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PG medical race to get easier: 2,000 more seats from this year


MUMBAI: There is hope in sight for students battling for ‘half a seat’ in medical colleges or emigrating to Russia to pursue a post-graduation. The Medical Council of India has given the green signal for additional PG medical seats across various states in the upcoming academic year — an approximate 2,000 seats in all, with Tamil Nadu showing the largest swell, followed by Karnataka, Gujarat and Maharashtra.

At present, in some streams like MD (anaesthesia), a seat for the general category student in some Maharashtra colleges is available once in two years — in other words, it is literally “half a seat every year” for these student-doctors.

MCI member Ved Prakash Mishra told TOI that the regulatory body had received applications from 45 medical colleges across 12 states. “By March-end, seats in post-graduate medical education will go up by 2,000,” he added.

Incidentally, MCI is undertaking this expansion without any inspection — it is based on the new formula that allows every college to get two PG seats for every professor it has. Earlier, the MCI allowed only one seat per professor; that is, the student-faculty ratio stood at 1:1.

Maharashtra could just be the loser in this expansion spree. Both Tamil Nadu and Karnataka had in the recent past invested hugely in not only setting up new public medical colleges, but also in attracting senior faculty members by offering them competitive compensation packages and permission to practise privately. But Maharashtra has, for several years, suffered from vacant faculty positions and poor budgetary allocation for higher professional education.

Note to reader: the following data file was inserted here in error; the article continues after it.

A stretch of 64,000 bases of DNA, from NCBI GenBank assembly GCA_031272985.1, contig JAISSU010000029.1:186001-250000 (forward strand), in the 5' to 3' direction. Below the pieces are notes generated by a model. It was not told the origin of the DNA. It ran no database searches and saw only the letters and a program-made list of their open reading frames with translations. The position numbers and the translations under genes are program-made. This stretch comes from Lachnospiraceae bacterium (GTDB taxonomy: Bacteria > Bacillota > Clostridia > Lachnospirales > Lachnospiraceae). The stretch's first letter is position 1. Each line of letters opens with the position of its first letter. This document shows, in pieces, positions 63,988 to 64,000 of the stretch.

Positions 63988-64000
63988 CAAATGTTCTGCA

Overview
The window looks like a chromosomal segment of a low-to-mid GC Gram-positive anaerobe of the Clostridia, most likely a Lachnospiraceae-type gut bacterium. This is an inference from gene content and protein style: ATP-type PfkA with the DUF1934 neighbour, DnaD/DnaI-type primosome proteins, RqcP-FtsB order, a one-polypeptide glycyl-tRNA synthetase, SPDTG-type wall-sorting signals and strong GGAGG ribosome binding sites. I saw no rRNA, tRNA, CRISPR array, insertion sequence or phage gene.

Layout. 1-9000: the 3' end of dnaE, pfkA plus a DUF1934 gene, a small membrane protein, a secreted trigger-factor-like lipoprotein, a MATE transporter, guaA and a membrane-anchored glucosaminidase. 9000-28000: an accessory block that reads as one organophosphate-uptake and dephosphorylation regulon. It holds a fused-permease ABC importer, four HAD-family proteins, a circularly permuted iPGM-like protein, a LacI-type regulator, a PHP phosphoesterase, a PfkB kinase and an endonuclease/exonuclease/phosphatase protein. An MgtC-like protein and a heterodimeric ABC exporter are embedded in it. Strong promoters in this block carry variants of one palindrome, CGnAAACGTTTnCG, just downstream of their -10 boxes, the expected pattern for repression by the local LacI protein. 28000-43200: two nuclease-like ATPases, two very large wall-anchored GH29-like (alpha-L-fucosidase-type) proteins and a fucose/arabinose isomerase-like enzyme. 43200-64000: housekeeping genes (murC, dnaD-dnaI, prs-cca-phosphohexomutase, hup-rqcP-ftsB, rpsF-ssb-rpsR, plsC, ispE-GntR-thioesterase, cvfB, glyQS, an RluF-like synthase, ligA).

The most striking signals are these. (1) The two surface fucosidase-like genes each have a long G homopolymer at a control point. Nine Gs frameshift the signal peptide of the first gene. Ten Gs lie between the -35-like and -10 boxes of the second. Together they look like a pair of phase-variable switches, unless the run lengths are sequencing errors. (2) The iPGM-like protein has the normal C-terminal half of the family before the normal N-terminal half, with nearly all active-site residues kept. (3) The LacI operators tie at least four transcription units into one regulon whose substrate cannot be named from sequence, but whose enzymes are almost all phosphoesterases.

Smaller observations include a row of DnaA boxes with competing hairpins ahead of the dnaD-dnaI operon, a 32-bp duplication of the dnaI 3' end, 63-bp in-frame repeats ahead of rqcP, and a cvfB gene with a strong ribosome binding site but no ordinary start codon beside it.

“We had asked every college to give us a list of faculty members they have in each subject and we increased their student intake capacity based on the information we received,” Mishra added.

Private medical colleges will also undergo similar expansion. But they will have to undergo an MCI inspection before getting the additional seats.

However, students can breathe easy as, by March-end, the MCI believes that the student intake capacity for PG medical seats in the country will stand at approximately 16,500. Already, MCI has sent out sanction letters for 1,600 seats to various state government. Before the expansion process rollout, India had 14,260 seats in the various PG medical streams.

Maharashtra officials said that filling up of vacant faculty positions was the priority now. The state has also informed the MCI that it will in the next couple of years start post-graduate courses in its medical colleges in Kolhapur (which started in 2001), Akola and Latur (both started by the government in 2002). “Once we start PG courses in these three colleges, we will probably have the highest number of seats in the country,” said an official.

As of now, with the seat expansion already taken place, the race to make it to a PG course during the admissions season of May 2010 is likely to ease a lot.

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